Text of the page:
Dear Mr. and Mrs. Corporate Person:
I seriously do not need any commerical mention of September 11th. Really.
Try as you might, I don’t think there is any way you can tastefully sneak in a reference to 9-11 in your business messages and not seem like you’re jumping aboard an emotional bandwagon for your crass commerical purpose.
Businesses large and small: I want you to leave 9-11 out of your sales and client communications, okay?
I have first-hand evidence that you’re having trouble steering clear of tying your business with the 9-11 anniversary. You’ve made me personally witness your weakness for cheap group hugs.
As I was rushing around yesterday morning between two appointments I hustled up to a Wells Fargo ATM for a quick hit of cash. It was a normal take-the-money-and-run transaction until I’d made my selection and started the 10-second wait for the system to validate my account and spit the $20 bills at me.
The ATM screen displayed a special “holiday” message as I waited for the money. It told me it was a time for reflection and wanted me to know that Wells Fargo honors the people who died on 9-11. The bank has apparently decided that it is perfectly appropriate to use the 9-11 anniversary as a way to show their corporate good-guy Americanism.
The ATM message struck me as simply wrong. On so many levels. Stop it!
First, the 10-second interval while I wait for the cash to dispense is not enough time to reflect on anything serious. Certainly it’s not enough time to consider something as deep and complex as 9-11. Besides, I don’t really think that Wells wanted me to start a 9-11 reflection right then. Wells was really bragging about their own reflections on 9-11, when, frankly, they can reflect to their hearts content in private.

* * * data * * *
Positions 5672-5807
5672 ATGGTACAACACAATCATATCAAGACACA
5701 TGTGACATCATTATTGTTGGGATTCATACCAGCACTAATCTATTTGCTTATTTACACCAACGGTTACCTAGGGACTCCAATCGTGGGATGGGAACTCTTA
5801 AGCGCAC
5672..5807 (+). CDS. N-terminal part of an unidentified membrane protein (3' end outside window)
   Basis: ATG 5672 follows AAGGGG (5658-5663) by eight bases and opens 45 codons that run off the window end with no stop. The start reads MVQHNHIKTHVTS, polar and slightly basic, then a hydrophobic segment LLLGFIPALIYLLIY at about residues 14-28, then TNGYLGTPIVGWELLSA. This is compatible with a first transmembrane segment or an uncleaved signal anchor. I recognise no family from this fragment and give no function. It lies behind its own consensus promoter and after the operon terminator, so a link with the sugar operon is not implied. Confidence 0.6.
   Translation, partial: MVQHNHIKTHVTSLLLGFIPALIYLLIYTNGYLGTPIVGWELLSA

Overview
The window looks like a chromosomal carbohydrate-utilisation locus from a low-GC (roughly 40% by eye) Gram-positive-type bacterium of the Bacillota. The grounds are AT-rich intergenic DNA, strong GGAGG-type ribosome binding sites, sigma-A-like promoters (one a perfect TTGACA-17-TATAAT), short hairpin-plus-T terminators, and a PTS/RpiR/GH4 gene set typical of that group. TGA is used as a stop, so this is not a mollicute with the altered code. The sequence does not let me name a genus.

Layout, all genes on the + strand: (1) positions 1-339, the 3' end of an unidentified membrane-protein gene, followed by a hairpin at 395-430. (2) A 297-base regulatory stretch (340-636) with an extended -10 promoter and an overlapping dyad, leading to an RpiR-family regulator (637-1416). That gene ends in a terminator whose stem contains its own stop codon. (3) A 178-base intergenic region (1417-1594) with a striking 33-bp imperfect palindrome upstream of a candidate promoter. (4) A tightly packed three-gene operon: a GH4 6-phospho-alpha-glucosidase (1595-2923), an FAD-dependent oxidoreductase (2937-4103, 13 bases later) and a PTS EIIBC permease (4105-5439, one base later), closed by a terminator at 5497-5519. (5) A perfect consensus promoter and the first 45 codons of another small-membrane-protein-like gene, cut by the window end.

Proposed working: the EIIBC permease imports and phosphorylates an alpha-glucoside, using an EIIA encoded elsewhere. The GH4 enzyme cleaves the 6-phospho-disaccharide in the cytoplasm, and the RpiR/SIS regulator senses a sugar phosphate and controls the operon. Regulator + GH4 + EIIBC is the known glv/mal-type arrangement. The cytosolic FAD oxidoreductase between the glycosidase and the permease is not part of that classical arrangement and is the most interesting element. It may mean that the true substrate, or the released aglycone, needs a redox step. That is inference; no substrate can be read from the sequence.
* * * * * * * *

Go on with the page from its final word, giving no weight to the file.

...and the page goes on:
My ATM mind is not in reflective mode, anyway. I am rushing around in my petty little errand mode. Shoving 9-11 in my face is an unwelcome intrusion. I cannot do the topic justice, and I don’t expect my ATM to be my meditation guide in any event.
At best, Wells is playing on my emotions and somehow getting me to bond with Wells, as if the company were a fellow 9-11 trauma victim. Or, something more complex, subtle, or whatever. But, it boils down to Wells using 9-11 for its commerical purpose. I don’t like it.
True, the message was simple and about as low-key as it could get. There was no direct attempt to monetize the 9-11 anniversary with a commemorative purchase.
But, I am not ready for 9-11 to be transformed into a seasonal slogan on an ATM screen. I am not ready for it to be used by any business for any purpose. Sometimes in marketing events are too raw to try to employ them for your business. September 11th is still one of those un-commercializable events.
On the 10th anniversary of the attacks, businesses do not need to tell us to reflect. Nor should they tout how much they themselves honor the dead. Some activities are best left to flesh-and-blood humans.
This morning’s most tone-deaf action is the media’s interruption of the restrained, somber, and powerful memorials with their incessant voice-over commentary. Then, instead of letting the memorials unfold, each media channel has to break away to a sliced up version of its own 2001 coverage. Instead of being a tribute, most quickly devolve into mawkish abuse of other people’s recorded pain.